# Trigonometric Equations

• August 15th 2008, 12:17 AM
Flay
Trigonometric Equations
I'm not sure how to tackle this question, can anyone help me out? It asks;

a) Show that $\frac{1 - cos2x}{1 + cos2x} = tan^2x$.

b) Hence find the value of $tan22.5^o$ in simplest exact form.
• August 15th 2008, 12:24 AM
Prove It
Quote:

Originally Posted by Flay
I'm not sure how to tackle this question, can anyone help me out? It asks;

a) Show that $\frac{1 - cos2x}{1 + cos2x} = tan^2x$.

b) Hence find the value of $tan22.5^o$ in simplest exact form.

$\frac{1 - cos2x}{1 + cos2x} = \frac{1 - (cos^2x - sin^2x)}{1+cos^2x-sin^2x}=\frac{1-cos^2x+sin^2x}{cos^2x+cos^2x}$ $=\frac{sin^2x+sin^2x}{2cos^2x}=\frac{2sin^2x}{2cos ^2x}=tan^2x$

For b, take the square root of both sides and you get an equation for $tan(x)$, let x = 22.5.
• August 15th 2008, 12:28 AM
Chris L T521
Quote:

Originally Posted by Flay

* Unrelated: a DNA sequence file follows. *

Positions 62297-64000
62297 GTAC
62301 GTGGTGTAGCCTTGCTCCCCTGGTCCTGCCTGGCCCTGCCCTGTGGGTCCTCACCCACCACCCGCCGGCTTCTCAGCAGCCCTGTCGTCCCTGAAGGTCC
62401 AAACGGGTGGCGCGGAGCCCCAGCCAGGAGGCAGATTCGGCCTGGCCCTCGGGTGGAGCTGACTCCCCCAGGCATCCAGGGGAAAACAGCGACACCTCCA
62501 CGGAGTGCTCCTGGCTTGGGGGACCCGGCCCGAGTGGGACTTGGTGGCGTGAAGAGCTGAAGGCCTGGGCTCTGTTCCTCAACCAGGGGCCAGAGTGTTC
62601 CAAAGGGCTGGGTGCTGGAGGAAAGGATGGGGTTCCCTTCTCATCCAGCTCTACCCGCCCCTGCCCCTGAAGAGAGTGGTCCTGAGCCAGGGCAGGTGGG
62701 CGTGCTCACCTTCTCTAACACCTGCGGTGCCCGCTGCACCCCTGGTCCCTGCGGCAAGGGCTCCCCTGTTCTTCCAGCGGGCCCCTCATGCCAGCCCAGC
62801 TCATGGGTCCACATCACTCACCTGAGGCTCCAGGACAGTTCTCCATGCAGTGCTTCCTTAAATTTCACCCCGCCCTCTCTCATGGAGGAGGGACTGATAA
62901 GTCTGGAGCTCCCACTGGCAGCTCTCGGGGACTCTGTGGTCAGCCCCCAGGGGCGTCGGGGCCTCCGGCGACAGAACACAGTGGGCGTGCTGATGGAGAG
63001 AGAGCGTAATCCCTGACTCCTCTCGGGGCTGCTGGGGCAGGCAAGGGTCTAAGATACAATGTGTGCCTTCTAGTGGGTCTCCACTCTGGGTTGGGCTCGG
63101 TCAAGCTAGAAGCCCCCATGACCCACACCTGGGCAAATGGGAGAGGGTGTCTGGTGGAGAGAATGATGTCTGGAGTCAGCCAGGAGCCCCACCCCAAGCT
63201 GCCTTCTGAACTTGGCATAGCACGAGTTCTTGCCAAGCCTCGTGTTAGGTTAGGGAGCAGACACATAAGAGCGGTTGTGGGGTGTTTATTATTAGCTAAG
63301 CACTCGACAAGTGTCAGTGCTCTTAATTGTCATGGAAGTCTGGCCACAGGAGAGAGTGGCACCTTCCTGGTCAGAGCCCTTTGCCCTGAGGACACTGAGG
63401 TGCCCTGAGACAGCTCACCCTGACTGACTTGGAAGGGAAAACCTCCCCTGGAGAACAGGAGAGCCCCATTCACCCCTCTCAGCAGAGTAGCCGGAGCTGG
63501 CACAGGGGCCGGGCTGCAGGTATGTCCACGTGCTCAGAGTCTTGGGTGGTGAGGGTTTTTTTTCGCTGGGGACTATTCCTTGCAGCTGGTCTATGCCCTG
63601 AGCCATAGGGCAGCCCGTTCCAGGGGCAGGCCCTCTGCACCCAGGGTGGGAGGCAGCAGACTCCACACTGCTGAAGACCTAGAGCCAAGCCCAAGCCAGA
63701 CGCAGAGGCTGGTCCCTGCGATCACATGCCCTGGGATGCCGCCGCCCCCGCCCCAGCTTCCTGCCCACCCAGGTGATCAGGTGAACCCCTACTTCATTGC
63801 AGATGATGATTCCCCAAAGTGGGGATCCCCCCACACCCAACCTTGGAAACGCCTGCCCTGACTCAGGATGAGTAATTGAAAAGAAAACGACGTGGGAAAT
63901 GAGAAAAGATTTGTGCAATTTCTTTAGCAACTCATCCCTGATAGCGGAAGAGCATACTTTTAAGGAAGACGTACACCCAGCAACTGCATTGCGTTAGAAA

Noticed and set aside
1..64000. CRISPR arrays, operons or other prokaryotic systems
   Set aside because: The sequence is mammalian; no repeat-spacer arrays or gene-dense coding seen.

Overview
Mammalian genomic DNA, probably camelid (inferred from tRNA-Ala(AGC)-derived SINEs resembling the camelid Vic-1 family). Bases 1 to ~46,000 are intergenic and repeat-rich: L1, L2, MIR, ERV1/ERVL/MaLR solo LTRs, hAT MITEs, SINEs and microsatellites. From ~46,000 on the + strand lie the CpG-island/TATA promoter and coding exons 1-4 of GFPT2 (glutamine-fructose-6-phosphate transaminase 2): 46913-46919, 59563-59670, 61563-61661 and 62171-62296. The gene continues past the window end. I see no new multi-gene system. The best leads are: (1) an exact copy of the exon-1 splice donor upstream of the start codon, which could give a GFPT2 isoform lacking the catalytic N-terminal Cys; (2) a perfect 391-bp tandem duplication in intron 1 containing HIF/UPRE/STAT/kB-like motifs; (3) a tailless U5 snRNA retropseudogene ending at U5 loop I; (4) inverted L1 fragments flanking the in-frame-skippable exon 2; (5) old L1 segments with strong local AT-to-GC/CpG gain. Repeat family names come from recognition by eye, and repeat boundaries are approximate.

I'm not sure how to tackle this question, can anyone help me out? It asks;

a) Show that $\frac{1 - cos2x}{1 + cos2x} = tan^2x$.

b) Hence find the value of $tan22.5^o$ in simplest exact form.

For part a, focus on the left side of the equation.

First multiply the numerator and denominator by $\tfrac{1}{2}$

$\frac{\tfrac{1}{2}(1-\cos(2x))}{\tfrac{1}{2}(1+\cos(2x))}$

Note that $\cos^2(x)=\tfrac{1}{2}(1+\cos(2x))$ and $\sin^2(x)=\tfrac{1}{2}(1-\cos(2x))$

Thus, the identity becomes $\frac{\sin^2(x)}{\cos^2(x)}=\tan^2(x)$. We have proven the identity. Does this make sense?

For part (b), note that $\tan(22.5^{\circ})=\tan\left(\tfrac{45^{\circ}}{2} \right)$

Apply the half angle identity $\tan\left(\tfrac{\vartheta}{2}\right)=\frac{\sin\l eft(\tfrac{\vartheta}{2}\right)}{\cos\left(\frac{\ vartheta}{2}\right)}=\sqrt{\frac{1-\cos\vartheta}{1+\cos\vartheta}}$, where $\vartheta=45^{\circ}$.

Does this make sense?

--Chris
• August 15th 2008, 04:29 PM
Flay
Thanks, I understand now. I was making a mistake with my postive and negative signs in the simplification of the first equation.